Photo by Grant Waltz

Landlocked Missouri has one. Kansas, too. And this fall quarter Cal Poly will join the others and offer a new degree in marine sciences, according to Dean of Science and Mathematics Philip Bailey.

“The earth is 70 percent water,” Bailey said. “Studying marine science is absolutely critical to our survival. It’s very obvious.”

The university is introducing the major to foster an understanding and respect for a large part of the planet, Dean of Research Dean Wend said.

Cal Poly has a research pier in Avila Bay, which has played a substantial role in laying the groundwork for the major, Wendt said.

Photo by College of Science and Mathematics
Cal Poly has its own research pier in Avila Bay. | Photo by College of Science and Mathematics

Before Cal Poly had its pier, there were two faculty members, 10 to 12 students and a $15,000 grant aimed toward conducting marine research.

In November 2001, Unocal— a petroleum explorer and marketing company— donated the pier to Cal Poly. After the donation, there was a $3,000,000 growth in received grants.

“We went from nothing to a lot in light speed and we hope to continue growing,” Bailey said.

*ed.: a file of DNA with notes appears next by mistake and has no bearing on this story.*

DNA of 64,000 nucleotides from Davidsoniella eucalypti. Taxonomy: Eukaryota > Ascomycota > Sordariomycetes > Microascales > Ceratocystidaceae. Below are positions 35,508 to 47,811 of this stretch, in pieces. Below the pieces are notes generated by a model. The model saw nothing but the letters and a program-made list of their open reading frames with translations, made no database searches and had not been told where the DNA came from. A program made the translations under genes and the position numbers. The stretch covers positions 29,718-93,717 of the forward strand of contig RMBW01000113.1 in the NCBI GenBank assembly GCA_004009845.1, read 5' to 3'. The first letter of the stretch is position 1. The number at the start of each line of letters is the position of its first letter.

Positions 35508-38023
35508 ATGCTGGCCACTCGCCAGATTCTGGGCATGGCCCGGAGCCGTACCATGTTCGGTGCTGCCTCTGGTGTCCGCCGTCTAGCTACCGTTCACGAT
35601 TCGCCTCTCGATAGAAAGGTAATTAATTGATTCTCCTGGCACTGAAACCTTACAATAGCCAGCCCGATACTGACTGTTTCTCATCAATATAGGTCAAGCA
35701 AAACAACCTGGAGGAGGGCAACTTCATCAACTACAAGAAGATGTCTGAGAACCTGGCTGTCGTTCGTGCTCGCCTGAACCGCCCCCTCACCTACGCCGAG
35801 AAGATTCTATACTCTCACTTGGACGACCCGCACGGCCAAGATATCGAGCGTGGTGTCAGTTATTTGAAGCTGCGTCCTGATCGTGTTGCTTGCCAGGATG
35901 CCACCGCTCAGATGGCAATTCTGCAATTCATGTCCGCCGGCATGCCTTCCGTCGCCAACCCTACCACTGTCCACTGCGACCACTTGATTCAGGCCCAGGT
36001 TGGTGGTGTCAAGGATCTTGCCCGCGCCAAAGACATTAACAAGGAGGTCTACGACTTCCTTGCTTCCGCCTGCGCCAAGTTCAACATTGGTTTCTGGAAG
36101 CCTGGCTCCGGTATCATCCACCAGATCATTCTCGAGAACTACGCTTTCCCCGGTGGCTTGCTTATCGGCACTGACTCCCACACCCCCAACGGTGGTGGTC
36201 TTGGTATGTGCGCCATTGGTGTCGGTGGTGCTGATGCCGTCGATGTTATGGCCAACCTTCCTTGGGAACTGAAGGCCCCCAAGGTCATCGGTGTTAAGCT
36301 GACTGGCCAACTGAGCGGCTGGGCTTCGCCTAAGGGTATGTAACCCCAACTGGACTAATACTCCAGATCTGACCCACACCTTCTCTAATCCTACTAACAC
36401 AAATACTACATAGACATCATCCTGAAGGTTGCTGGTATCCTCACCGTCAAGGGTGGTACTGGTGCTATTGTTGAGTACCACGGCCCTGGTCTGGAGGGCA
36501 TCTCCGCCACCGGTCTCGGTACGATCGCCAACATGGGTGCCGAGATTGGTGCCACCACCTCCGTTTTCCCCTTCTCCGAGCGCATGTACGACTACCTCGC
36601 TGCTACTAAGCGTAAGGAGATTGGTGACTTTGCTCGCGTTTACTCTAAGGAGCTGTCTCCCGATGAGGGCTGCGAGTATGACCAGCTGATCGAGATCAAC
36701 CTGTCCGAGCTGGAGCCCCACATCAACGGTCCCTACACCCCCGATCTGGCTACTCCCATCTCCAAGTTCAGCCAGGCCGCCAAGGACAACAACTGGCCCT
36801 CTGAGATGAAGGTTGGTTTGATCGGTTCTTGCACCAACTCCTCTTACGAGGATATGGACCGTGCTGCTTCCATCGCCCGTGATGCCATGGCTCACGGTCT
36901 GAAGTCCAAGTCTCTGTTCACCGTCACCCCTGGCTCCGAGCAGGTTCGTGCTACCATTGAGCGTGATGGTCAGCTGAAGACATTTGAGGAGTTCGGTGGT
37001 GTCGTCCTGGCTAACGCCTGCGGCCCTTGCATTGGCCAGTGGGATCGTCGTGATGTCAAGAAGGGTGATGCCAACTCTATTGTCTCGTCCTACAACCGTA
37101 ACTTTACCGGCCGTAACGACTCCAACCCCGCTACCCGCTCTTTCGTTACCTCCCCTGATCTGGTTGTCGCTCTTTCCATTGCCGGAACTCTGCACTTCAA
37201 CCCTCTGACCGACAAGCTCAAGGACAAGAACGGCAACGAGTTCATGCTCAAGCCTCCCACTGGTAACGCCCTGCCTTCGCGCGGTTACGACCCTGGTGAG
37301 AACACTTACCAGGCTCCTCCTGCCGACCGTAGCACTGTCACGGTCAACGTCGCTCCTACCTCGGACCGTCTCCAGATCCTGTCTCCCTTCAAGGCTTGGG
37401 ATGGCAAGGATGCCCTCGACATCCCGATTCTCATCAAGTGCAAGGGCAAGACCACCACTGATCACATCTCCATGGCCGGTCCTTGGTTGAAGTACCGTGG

Even though the pier has been in Cal Poly’s hands since 2001, it took time to create the major.

“To start a new degree program isn’t just like snapping your fingers,” Bailey said. “I think we’ve gone forward with this program at a very reasonable pace.”

Marine science students will study courses such as marine chemistry, ocean sampling and geology.

“What are we doing to the ocean? How does it affect our terrestrial environment? We need to do what we can to protect the planet,” professor and primary coordinator for the marine sciences degree Nikki Adams said. “We’re preparing our undergraduates to communicate science with a passion.”

Students in the biological sciences department have already been conducting work in the laboratories on the pier as many as five days each school week, according to biological sciences junior Megan Wilson. They produce projects on subjects relating to local fisheries, invasive species and the collapse of crab and other marine industries.

“The laboratory setting on the pier is something that we just can’t get anywhere else,” Wilson said. “We’re literally behind the scenes of science. It’s more personal, with such a small student-to-professor ratio working in superb facilities.”

Photo by Tenney Rizzo
Photo by Tenney Rizzo

Undergraduates pursuing the marine science degree can continue on to graduate programs in oceanography, marine biology and environmental engineering. They may also find themselves in positions within government agencies such as the National Oceanic and Atmospheric Administration.

“The pier is unique and we are very lucky to have it,” Pier Facilities Operation Manager Tom Moylan said. “We’re excited to offer a true marine experience where students can understand and appreciate the environment they live in.”

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